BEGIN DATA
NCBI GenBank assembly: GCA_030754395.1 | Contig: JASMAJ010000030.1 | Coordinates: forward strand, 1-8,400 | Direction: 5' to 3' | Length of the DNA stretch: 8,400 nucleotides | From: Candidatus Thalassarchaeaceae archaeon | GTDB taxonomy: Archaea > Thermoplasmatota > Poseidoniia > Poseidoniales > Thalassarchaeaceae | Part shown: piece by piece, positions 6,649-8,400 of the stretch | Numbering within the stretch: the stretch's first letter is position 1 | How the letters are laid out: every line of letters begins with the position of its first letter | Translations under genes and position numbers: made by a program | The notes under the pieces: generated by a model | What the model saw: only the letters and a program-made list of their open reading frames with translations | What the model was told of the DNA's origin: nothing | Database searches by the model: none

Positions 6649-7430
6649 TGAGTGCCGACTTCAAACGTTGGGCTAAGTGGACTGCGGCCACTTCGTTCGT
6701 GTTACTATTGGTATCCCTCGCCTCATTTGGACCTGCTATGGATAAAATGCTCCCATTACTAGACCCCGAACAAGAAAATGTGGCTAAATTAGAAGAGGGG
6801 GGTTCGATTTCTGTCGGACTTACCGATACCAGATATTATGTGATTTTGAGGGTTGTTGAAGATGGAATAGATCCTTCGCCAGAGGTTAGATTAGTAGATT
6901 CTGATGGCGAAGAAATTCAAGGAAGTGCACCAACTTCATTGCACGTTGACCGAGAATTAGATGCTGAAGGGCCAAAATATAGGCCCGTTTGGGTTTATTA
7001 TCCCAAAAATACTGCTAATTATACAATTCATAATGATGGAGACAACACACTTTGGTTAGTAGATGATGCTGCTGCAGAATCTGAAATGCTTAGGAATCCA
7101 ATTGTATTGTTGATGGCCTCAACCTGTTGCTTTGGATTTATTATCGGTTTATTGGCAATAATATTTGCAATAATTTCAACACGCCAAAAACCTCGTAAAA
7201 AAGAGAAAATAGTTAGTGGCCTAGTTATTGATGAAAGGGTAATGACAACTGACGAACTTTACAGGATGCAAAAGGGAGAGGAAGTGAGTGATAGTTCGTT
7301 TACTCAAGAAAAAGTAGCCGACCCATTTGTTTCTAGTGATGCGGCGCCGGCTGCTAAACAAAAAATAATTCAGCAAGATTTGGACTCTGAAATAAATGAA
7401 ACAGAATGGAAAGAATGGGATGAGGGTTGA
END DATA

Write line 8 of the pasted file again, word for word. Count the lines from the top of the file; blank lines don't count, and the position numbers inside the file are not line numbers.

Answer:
7101 ATTGTATTGTTGATGGCCTCAACCTGTTGCTTTGGATTTATTATCGGTTTATTGGCAATAATATTTGCAATAATTTCAACACGCCAAAAACCTCGTAAAA